THERE are many of mixed feelings going around about the lifting of the work from home (WFH) mandate, which came into effect on April 1. For some, the move is simply premature, considering the fact that the number of COVID-19 cases have only recently started showing a decrease.
For others, especially those who have been stuck working from home for close to a year now, this is high time indeed!
The idea of working from home is an exciting one as one gets to avoid the crazy rush hour traffic trying to get to work or back, get to save money on petrol and get to be around your loved ones all day. So, what’s there not to like WFH? It is the long-term effects on a person’s mental health and this is a matter of great concern.
Working from home meant that many are tele-working full-time for the first time, isolated from colleagues, friends and family. Our daily routines are disrupted, and one year on, there are still people who are struggling to strike a balance between their work life and personal life, which can lead to stress, anxiety and depression.
And then, there’s also a temptation to work longer hours, and for those who do not have a home office set-up, there’s no disconnect between home and office life.
Where and how do you draw the line between working from home, and home-ing from work before the stress and inevitable burnout start to kick in?
With all these in mind, this goes without saying that the Government’s move to lift the work from home mandate is a good decision. This is taking into consideration the fact that there is increasing prevalence of mental disorders in Malaysia during the COVID-19 pandemic.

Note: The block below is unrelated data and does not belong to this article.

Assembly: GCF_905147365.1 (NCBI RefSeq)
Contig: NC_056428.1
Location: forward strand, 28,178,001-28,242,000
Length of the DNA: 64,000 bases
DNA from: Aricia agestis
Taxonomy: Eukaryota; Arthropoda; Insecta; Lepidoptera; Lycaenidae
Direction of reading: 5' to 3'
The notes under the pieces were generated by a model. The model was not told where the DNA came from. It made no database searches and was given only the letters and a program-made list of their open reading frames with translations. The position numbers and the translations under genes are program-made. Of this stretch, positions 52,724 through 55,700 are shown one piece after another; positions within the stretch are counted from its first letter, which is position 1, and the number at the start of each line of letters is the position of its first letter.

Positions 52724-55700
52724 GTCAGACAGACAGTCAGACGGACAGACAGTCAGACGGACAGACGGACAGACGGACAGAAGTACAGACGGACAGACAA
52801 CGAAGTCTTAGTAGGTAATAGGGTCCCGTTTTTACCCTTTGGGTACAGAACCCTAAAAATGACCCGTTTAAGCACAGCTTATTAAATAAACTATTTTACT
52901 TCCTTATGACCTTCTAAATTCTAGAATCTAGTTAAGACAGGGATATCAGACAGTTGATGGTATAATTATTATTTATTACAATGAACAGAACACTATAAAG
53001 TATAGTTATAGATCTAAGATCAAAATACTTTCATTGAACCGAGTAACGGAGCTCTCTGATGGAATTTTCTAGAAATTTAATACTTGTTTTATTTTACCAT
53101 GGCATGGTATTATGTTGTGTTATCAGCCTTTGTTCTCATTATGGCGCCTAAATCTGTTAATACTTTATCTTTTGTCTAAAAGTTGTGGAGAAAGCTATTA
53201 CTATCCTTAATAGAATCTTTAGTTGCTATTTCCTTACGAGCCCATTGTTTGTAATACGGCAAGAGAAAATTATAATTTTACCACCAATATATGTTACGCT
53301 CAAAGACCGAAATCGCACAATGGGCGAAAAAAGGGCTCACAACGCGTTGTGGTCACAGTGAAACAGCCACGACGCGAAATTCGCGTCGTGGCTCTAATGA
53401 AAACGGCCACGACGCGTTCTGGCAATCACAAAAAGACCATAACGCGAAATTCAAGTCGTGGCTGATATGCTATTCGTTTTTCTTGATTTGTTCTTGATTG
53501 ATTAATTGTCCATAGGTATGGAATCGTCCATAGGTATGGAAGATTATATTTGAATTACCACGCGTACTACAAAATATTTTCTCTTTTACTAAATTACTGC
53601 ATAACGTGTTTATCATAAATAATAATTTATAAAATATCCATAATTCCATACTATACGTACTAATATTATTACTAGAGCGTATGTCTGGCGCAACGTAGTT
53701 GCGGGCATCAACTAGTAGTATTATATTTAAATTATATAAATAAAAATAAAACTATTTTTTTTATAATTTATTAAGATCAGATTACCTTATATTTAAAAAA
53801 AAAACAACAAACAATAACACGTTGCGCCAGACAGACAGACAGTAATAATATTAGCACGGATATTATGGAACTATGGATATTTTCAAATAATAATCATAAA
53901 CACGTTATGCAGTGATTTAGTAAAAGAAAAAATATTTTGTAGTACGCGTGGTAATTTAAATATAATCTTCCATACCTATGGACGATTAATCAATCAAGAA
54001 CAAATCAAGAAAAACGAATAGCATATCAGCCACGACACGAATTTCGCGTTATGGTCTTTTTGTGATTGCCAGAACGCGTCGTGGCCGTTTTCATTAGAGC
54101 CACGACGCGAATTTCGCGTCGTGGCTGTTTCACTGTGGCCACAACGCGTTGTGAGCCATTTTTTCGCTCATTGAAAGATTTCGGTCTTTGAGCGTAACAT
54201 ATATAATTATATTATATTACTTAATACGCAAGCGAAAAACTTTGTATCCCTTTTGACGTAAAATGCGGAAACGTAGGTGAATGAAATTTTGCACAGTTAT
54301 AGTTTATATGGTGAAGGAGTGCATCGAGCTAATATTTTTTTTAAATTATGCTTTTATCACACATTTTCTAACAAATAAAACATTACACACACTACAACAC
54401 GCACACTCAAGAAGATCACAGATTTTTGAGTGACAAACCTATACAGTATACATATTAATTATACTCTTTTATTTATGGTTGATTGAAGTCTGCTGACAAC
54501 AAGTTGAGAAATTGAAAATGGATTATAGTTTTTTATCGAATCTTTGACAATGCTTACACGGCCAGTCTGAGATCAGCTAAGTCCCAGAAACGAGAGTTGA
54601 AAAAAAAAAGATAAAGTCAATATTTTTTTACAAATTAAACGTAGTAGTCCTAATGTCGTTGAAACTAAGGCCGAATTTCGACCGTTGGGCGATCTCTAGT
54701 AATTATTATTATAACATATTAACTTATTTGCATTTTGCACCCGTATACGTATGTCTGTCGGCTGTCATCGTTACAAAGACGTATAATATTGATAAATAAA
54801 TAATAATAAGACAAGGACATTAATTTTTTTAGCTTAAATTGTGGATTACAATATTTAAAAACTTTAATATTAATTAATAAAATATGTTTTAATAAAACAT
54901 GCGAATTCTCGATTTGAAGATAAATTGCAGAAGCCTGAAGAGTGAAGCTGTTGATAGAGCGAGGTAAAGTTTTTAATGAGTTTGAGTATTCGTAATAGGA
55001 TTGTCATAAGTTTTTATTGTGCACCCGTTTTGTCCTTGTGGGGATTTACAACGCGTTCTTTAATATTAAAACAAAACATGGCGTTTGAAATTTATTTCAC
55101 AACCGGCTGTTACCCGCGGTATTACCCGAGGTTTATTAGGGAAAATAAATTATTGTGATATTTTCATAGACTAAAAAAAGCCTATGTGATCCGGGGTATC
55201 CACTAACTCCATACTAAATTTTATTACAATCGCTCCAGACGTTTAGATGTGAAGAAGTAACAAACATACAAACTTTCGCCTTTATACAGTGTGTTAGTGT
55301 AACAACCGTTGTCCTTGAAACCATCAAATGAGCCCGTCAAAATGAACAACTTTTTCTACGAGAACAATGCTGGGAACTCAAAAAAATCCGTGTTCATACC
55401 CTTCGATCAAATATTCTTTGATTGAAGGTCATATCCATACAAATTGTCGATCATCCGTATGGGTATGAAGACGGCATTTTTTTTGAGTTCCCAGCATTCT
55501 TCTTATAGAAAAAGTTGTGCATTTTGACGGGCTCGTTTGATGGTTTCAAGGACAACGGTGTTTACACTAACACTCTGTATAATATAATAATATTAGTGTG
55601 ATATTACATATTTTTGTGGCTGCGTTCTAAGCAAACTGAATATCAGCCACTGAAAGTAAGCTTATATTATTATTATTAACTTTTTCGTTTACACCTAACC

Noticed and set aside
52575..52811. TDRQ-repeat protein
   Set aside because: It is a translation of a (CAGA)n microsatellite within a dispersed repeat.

Perhaps also worth noting at this point is also the fact that the work from home arrangement doesn’t work for all sectors. For some levels of staff, particularly those whose jobs require them to be on site, the work from home policy has inadvertently posed some difficulties as their jobs cannot be done remotely.
The manufacturing industry, for instance, involves processes that are complex and technical in nature, and require the presence of different teams comprising management and supervisory staff.
Meanwhile, finance department employees also face similar problems as they are not allowed to bring certain tasks home due to the high levels of confidential information involved which, if breached or hacked, can lead to disastrous outcomes for the company.
Ultimately, the decision to lift the work from home mandate has brought a sigh of relief to many people, but this does not mean that they can ‘celebrate’ just yet.
The COVID-19 pandemic still looms above our heads like a dark cloud, and all staff should continue to comply with the necessary standard operating procedures (SOPs) to prevent the spread of COVID-19 at the workplace. – April 4, 2021